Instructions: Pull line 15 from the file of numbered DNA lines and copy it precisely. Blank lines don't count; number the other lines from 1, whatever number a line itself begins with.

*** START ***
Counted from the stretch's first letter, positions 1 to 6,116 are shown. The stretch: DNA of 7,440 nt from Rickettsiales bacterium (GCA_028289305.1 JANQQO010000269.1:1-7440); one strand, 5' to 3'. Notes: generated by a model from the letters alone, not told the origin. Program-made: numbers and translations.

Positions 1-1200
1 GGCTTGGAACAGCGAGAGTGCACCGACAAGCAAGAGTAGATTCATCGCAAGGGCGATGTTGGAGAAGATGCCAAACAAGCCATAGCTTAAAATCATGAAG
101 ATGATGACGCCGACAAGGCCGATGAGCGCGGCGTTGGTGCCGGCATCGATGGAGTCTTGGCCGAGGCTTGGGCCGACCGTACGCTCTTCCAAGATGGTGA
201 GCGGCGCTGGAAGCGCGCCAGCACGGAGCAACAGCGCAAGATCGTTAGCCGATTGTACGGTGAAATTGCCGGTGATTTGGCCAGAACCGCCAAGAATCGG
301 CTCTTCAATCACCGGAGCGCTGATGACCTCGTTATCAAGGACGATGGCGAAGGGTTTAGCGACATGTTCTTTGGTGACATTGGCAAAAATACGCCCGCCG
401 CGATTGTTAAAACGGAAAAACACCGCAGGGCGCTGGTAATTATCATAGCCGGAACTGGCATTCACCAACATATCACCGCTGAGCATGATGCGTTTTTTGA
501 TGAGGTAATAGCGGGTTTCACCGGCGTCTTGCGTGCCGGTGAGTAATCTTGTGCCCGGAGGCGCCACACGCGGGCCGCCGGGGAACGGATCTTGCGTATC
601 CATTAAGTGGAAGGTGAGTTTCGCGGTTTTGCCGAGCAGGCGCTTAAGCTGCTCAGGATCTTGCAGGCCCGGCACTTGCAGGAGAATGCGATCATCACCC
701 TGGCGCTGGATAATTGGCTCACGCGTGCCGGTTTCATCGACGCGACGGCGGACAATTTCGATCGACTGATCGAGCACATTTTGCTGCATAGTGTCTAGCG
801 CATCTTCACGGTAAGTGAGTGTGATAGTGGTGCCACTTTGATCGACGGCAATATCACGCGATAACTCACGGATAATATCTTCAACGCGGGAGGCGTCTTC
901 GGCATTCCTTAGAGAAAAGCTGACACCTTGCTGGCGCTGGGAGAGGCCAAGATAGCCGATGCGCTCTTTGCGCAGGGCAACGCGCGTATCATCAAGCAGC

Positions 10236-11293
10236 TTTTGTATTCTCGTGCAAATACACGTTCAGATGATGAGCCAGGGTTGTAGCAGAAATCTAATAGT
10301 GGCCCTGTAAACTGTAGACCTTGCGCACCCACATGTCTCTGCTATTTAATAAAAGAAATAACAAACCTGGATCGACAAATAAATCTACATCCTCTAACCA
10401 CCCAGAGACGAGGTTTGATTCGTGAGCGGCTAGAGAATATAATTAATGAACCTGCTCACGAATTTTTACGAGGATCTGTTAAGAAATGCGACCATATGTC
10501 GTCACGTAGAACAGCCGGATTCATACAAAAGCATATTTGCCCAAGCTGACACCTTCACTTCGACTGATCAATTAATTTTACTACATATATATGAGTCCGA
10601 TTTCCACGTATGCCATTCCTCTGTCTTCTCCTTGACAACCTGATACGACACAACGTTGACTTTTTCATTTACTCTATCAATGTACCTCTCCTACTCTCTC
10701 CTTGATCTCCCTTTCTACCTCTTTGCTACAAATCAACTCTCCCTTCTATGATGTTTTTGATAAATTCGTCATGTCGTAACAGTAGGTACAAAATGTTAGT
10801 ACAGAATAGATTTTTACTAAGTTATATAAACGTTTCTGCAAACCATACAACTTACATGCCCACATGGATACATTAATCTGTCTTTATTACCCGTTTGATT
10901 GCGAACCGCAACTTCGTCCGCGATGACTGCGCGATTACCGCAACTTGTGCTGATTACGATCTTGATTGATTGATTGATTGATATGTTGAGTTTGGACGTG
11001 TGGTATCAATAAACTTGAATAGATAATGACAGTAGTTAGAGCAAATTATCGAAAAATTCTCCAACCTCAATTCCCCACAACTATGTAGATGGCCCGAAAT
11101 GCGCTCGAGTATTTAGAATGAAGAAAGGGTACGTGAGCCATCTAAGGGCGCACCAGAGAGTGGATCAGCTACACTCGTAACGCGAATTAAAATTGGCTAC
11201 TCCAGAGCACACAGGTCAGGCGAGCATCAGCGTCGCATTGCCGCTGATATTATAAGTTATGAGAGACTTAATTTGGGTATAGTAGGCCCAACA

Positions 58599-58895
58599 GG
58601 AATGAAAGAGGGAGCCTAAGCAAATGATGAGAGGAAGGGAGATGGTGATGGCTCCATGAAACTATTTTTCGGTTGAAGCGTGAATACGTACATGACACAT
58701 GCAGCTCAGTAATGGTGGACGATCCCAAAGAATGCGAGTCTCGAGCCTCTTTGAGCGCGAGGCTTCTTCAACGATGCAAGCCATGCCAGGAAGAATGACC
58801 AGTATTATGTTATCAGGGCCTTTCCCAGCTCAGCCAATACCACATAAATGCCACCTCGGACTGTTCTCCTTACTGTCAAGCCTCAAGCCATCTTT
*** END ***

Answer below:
10301 GGCCCTGTAAACTGTAGACCTTGCGCACCCACATGTCTCTGCTATTTAATAAAAGAAATAACAAACCTGGATCGACAAATAAATCTACATCCTCTAACCA